Working in the solid waste and recycling industry for 50 years, Paul Ledieff has navigated the “ins and outs” of several jobs while witnessing shifts in technology, equipment and innovation.
Just out of high school, Paul Ledieff went to work as a data processor for Mobile Oil Company. Too ambitious to work at a job without the possibility of advancement, he began looking for a new opportunity. While at church one day chatting with a church elder, Ledieff was told that one of the elder’s trash company’s drivers was leaving, and that if he got his permit, they would teach him how to drive a roll-off truck. After earning his permit, Ledieff began working as a driver at the trash company in 1970. After working for a few other solid waste companies, he set down professional roots at the Puente Hills Landfill in Whittier, CA in 1972. Beginning as a laborer, he picked up papers, cleaned offices and worked in the scale house. After earning his class-A license, Ledieff drove transfer trucks and later learned to operate heavy-equipment. During the course of his career, Ledieff was capable of doing every job associated with landfill operations.
Over the Years
In 1972, he drove a water truck that watered down the landfill’s roads where needed, later joining the dirt crew and operating a scraper for many years. He also operated the ripper CATs for a long time. Because he had the class-A license, he would go down to the South Gate Transfer Station and help out when they got behind. He started from the bottom and learned everything he could to advance his career at the landfill. “One day I was running a load of trash from Palos Verdes to Puente Hills,” says Ledieff. “One of the supervisors said there was an opening for an early shift and asked if I was interested. I said I’d take it. It worked out well because I was able to spend my afternoons with my family and help out my wife.”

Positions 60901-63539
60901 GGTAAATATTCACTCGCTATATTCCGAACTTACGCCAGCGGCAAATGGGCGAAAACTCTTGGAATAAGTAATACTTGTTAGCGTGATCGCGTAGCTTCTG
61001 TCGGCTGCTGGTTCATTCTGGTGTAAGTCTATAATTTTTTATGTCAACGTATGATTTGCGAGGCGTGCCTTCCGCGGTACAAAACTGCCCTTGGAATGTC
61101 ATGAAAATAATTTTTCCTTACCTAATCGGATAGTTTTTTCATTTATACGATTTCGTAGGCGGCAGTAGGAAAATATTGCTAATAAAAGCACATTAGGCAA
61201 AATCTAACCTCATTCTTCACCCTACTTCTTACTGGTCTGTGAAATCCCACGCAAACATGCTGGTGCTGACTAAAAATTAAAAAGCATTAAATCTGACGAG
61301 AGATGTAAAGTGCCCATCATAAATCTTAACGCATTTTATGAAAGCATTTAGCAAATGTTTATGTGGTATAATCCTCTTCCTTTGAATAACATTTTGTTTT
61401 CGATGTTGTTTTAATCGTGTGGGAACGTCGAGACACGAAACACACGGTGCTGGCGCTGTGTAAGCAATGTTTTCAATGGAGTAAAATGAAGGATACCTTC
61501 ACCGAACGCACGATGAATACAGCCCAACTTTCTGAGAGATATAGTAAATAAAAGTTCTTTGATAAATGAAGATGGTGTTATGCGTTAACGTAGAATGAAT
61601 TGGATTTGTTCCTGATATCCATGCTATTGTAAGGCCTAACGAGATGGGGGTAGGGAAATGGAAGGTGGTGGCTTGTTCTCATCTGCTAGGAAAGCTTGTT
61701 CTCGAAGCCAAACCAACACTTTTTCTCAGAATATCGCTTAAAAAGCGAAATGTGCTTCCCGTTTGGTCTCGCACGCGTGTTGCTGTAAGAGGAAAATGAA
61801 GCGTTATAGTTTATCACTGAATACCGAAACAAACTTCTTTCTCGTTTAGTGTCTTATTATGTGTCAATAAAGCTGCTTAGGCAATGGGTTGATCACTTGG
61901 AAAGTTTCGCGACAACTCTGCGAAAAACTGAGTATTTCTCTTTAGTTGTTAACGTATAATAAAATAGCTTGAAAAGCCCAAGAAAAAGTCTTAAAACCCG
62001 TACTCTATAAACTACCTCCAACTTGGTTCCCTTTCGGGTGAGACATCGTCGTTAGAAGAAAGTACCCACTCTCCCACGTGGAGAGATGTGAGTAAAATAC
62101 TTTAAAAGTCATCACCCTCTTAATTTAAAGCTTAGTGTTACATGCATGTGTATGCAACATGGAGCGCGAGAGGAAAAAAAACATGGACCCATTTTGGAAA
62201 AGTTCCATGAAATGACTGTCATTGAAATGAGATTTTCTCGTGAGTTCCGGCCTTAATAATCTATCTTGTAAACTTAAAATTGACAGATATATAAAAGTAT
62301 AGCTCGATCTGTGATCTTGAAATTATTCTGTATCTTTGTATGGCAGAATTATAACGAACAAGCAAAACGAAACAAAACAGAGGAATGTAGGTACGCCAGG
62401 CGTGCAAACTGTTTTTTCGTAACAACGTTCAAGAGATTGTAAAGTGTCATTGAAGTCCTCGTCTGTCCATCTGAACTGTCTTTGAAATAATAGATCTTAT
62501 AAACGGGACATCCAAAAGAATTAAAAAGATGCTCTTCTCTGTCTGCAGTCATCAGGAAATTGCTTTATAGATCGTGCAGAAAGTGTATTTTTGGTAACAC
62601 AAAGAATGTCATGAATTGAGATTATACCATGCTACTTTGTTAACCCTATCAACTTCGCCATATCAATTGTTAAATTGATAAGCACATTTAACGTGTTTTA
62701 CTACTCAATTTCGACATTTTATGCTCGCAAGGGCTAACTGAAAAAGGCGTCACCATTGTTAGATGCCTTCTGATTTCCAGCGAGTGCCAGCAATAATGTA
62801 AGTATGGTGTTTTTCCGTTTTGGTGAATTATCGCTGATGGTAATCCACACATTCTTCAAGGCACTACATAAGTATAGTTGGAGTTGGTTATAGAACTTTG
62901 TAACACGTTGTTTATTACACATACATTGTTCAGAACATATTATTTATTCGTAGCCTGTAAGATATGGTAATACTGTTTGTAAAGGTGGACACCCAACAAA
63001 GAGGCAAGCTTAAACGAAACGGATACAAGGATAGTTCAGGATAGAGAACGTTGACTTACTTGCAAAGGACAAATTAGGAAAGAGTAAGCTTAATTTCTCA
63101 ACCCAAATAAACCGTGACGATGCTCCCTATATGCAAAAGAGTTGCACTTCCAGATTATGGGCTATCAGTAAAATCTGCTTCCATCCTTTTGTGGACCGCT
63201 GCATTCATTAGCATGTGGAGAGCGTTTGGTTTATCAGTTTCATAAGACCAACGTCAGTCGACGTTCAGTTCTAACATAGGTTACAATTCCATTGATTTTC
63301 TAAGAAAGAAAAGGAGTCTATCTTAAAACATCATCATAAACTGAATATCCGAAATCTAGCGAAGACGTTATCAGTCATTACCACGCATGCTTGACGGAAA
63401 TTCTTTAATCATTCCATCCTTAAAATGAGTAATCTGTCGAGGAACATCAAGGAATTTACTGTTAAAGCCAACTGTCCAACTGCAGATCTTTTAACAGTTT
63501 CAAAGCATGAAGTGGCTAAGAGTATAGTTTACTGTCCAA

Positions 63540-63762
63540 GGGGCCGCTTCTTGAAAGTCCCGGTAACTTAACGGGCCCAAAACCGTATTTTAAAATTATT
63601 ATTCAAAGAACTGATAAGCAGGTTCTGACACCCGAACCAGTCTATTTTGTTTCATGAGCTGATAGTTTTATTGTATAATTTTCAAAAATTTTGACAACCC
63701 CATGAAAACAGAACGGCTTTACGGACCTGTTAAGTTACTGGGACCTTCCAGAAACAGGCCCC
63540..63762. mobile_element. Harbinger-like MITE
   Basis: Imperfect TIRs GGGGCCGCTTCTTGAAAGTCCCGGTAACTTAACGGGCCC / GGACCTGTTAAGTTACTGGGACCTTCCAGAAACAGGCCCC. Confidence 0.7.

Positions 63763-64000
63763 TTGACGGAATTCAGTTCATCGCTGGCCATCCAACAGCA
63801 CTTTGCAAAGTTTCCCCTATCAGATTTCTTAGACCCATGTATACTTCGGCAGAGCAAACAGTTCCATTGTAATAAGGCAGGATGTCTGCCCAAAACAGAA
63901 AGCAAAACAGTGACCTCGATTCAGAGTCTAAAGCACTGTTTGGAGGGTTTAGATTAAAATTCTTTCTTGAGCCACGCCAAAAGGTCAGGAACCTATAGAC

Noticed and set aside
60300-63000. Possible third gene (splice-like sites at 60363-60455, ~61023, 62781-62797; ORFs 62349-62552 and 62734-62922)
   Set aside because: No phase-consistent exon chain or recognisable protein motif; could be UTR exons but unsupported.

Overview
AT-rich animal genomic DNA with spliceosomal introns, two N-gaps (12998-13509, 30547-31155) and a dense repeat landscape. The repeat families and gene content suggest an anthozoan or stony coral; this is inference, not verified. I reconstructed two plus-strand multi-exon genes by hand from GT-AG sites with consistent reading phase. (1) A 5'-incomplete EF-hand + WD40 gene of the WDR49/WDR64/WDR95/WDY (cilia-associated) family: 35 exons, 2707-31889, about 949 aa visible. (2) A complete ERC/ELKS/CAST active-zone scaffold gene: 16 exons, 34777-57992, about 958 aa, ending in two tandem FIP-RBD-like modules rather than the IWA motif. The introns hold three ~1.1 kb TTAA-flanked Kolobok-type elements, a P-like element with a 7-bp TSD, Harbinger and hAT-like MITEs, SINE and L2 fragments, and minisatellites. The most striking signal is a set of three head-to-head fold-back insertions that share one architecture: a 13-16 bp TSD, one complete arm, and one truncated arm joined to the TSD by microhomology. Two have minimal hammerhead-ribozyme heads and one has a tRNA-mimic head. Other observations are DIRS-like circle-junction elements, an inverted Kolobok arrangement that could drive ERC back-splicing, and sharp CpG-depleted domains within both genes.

Technological advancements in truck and equipment operations made his workday more efficient and productive. “When I started in the sanitation districts, equipment all had stick shifts. At that time in the 1970s, everything was solid seats and by the time I left, I was running a D9N, which is high-sprocket tractor, that had bogies on it, cushioned seats and the air conditioning; it was fantastic. It was a big improvement on the equipment. Our first scrapers were open air and the same with the tractors. When the 657 E scraper came out, they had a cushioned ride, air seats, 8-speed automatic transmission, and all the controls were at your fingertips–it was like getting into a luxury car. It was such an improvement; it was unbelievable,” he says. “When pushing trash, going from a D8H to then D8K to a D9N was amazing. You were pushing three times the trash and the production was phenomenal. With that size, power and the torque, you could push 22 tons of trash without batting an eye, whereas before you were moving a 10-ton load and shifting all day long. One of the big improvements in solid waste transportation was the application of the walking floor trailer. These trailers made it so much easier to unload trash.”
All that experience made him an asset to the landfill. Having proven himself an able worker and team leader, he was tasked to supervise a service crew. “I also ran the service crew back in the early 2000s for a while. It was really interesting,” says Ledieff. “There was something new every day. One month, we used 138,000 gallons of fuel—that was the biggest month I saw while running the crew. We were running 15 or 16, 657 scrapers and had all the support equipment that went with it. Tracking of parts, fuel and oils was a challenge in an operation of our size. Due to the diverse nature of the position there was never a dull moment. I supervised a crew of eight and they did a great job. An operator is only as good as the mechanics that support them. My favorite job was running the service crew because I had such a broad range of responsibilities. To ensure that we ran efficiently, there had to be strong communication and management of the whole maintenance crew. Documentation was key in this process.”
With the closure of the La Puente landfill looming, Ledieff found himself back to operating heavy equipment. “The administration economized positions. I found myself back on a tractor for my remaining years at the landfill. I worked with some great people. In some instances, I made lifetime friends,” says Ledieff.